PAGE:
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(Guy And Madeline On A Park Bench was picked up for distribution by Variance Films and is now available on DVD through Cinema Guild. It opened theatrically in New York City at Cinema Village on Friday, November 5, 2010. Visit the film’s official website to watch the trailer and find out future theatrical release dates and towns.)

If you live in Gotham for indie movies, listen up. There’s a movie you need to see. Criticism shouldn’t be confused with advocacy, but sometimes—especially here at HTN—it damn well better be. It’s a tough world out here. I know it’s hard. Mediocrity is rampant. Sometimes, it’s hard to know why you started. If you eat and breathe these little movies, surviving without the creature comforts of the leisure class, the subterfuge and deceit and class privilege glimpsed everywhere in American life even more prevalent in your little realm, it’s very possible that with enough time on this beat you start to see a never-ending blur of angsty, bored rich boys and girls, bad synthesized keyboard scores and empty relationship talk. But just when you start to hate what “independent” film has become (better to re-brand it “trustfunded” film), something like Guy and Madeline On A Park Bench comes along. Sneakily ambitious, nearly without narrative, unable to contain its joie de vivre, old school/aware of its influences and yet unlike anything you’ve ever seen before, this is the type of picture that can give you faith in the creative vision of privileged twenty-somethings yet again.

Harvard grad Damien Chazelle’s debut has no need for exposition or forced accessibility, and yet it’s not esoteric in the slightest. It’s meant to pass over you like a calm spring day in the park, with a few jokes, some sterling almost-but-not-quite-bitter observations, and more than a fair share of fun. While obviously a throwback (you won’t be able to help thinking of Breathless, Bing Crosby and early Cassavetes), one hopes it’s a harbinger of things to come, a bebop tinged DIY mumblemusical that, despite its New Wave-esque 16mm B&W aesthetic, is very much a movie of this time and moment. It concerns a relatively young, black and talented trumpet player named Guy and his would-be—perhaps still—lover, a white grad student named Madeline (the oddly alluring Desiree Garcia). Defying easy characterization at every turn, we don’t learn much about our two leads’ goals and desires and backgrounds, but we witness a series of moments, impressions and dazzling musical numbers that let us know exactly how they feel.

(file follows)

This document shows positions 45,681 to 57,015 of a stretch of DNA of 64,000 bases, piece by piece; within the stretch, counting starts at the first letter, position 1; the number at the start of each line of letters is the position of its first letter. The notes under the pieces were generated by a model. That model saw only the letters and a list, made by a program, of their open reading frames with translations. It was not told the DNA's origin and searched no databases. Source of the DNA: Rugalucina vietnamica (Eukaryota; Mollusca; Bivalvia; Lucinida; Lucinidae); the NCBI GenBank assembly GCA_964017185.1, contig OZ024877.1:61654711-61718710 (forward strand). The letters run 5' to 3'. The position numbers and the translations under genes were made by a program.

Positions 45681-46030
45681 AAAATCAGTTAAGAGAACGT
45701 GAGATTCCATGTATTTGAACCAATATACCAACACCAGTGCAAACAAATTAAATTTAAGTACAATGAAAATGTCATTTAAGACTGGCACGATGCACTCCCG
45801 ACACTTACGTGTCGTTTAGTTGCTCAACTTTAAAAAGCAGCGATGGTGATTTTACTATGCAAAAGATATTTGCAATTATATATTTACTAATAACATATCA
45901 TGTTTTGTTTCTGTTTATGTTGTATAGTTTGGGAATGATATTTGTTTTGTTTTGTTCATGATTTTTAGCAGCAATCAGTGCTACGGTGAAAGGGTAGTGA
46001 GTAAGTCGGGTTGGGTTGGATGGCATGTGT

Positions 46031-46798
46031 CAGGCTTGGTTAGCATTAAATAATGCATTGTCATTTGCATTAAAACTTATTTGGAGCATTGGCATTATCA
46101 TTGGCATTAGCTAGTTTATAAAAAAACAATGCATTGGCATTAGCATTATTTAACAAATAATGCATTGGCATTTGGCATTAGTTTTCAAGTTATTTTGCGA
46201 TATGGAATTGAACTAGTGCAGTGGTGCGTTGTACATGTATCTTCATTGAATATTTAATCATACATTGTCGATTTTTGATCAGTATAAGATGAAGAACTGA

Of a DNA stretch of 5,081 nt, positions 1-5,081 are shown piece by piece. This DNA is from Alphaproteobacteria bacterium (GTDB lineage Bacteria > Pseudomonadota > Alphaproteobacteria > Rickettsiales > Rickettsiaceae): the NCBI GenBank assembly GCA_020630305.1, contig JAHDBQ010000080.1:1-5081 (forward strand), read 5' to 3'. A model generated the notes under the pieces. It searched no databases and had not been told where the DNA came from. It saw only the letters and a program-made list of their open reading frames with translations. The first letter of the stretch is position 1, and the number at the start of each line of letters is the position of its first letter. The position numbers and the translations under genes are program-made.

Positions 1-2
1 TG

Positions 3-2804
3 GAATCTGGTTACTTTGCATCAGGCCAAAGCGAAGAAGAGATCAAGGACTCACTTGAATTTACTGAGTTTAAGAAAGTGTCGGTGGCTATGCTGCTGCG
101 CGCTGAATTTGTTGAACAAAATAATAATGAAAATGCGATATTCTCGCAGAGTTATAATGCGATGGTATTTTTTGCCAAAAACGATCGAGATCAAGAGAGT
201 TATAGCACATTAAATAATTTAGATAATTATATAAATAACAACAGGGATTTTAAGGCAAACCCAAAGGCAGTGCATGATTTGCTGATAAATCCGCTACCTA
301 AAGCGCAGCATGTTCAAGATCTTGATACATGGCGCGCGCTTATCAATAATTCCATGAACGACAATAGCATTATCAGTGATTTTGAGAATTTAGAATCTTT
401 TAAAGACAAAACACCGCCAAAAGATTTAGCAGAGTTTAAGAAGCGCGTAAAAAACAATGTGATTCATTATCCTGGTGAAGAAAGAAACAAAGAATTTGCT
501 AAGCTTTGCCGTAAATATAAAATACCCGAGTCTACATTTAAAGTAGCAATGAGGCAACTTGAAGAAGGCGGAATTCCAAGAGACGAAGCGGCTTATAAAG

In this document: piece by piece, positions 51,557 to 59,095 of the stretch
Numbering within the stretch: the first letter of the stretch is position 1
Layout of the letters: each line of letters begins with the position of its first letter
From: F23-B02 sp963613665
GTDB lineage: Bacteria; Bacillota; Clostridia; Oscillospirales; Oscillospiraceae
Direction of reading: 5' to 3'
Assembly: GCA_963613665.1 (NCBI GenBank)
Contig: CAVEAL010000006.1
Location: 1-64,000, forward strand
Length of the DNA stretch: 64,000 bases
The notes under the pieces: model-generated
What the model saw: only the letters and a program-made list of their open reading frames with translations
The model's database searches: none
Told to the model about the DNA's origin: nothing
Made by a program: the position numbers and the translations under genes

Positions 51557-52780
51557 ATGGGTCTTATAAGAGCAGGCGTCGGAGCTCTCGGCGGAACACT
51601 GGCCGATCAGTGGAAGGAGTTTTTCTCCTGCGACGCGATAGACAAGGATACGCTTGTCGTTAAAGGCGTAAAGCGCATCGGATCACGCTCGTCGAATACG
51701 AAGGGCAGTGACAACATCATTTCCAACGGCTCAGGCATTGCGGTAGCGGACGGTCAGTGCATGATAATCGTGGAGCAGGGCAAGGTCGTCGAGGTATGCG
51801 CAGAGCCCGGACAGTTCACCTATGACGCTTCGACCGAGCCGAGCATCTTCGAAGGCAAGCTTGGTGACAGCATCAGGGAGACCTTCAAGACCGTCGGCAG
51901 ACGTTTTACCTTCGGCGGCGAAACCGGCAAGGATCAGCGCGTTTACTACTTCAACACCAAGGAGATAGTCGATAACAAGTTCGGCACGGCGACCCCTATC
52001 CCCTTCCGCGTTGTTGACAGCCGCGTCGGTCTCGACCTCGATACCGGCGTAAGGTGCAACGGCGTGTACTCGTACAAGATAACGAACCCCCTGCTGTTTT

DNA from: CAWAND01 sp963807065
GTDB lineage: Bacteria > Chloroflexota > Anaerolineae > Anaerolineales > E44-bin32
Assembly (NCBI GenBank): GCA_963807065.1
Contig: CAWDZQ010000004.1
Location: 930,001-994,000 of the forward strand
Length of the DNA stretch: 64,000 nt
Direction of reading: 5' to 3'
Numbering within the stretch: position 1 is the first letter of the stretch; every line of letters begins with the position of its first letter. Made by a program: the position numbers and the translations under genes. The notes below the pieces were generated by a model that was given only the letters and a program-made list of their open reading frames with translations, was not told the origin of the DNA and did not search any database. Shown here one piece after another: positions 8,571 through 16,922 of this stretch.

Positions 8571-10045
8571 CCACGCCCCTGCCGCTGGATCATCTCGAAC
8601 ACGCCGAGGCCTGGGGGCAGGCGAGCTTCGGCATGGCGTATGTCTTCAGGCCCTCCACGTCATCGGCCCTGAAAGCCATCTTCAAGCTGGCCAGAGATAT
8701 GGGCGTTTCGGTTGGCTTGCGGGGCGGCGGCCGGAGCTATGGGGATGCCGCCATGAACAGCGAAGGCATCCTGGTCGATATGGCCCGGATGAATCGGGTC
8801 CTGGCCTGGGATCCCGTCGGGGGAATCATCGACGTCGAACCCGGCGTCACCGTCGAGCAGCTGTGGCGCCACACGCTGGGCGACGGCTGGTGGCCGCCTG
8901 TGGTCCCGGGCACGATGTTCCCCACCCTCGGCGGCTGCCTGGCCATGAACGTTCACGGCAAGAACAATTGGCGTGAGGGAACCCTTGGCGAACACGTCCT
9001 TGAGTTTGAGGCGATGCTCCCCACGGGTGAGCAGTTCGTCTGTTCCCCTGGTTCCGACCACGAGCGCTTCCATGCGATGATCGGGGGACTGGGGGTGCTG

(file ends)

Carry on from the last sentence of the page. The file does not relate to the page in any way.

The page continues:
Played by real life Boston jazz scene leading light Jason Palmer, Guy engages in a series of pseudo-romances, bemoans the marginality of the relatively esoteric Jazz he plays, and does a lot of hanging out. Do he and Madeline break up in the film’s opening credit sequence or is this when they first meet? Narrative is sparse and conclusions always ambiguous in Mr. Chazelle’s charming, tightly framed film, one which is always cuing up an off-the-cuff musical number, even if they were all recorded by the Bratislava Symphony Orchestra. Guy and Madeline spend most of the movie in the company of others—Guy takes up with a pushy girl named Elena, who pronounces herself Guy’s girlfriend at some unarticulated point, while Madeline considers moving to New York, where she has an older, persistent suitor. Never less than bubbling with energy and just short enough to allow its paper-thin conceit not to feel overlong, it is, like its recurrent musical number “I Left My Heart in Cincinnati,” a delightfully whimsical experience.

After bowing at 2009′s Tribeca Film Festival, Guy and Madeline on a Park Bench played at AFI Fest and the Viennale before earning a nomination from the editors of Filmmaker Magazine for the Best Film Not Playing at a Theater Near You at last year’s Gotham Awards. It was the best among the field of nominees that actually had a shot at winning, but, well, as the past week has proven, politics and truth rarely sing the same tune. Regardless, the film reveals a major directorial talent in the making.

— Brandon Harris

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Brandon Harris works nebulously in the world of American Independent Film as a critic and journalist, producer and director, writer and educator. The Cincinnati, Ohio native is a Contributing Editor for Filmmaker Magazine and teaches part time at the New York Film Academy. You can catch his reviews here at H2N and over on his site Cinema Echo Chamber. He resides in Bedford-Stuyvesant, Brooklyn, which is also the setting for his forthcoming feature film debut, Millie Pulled a Pistol on Santa.

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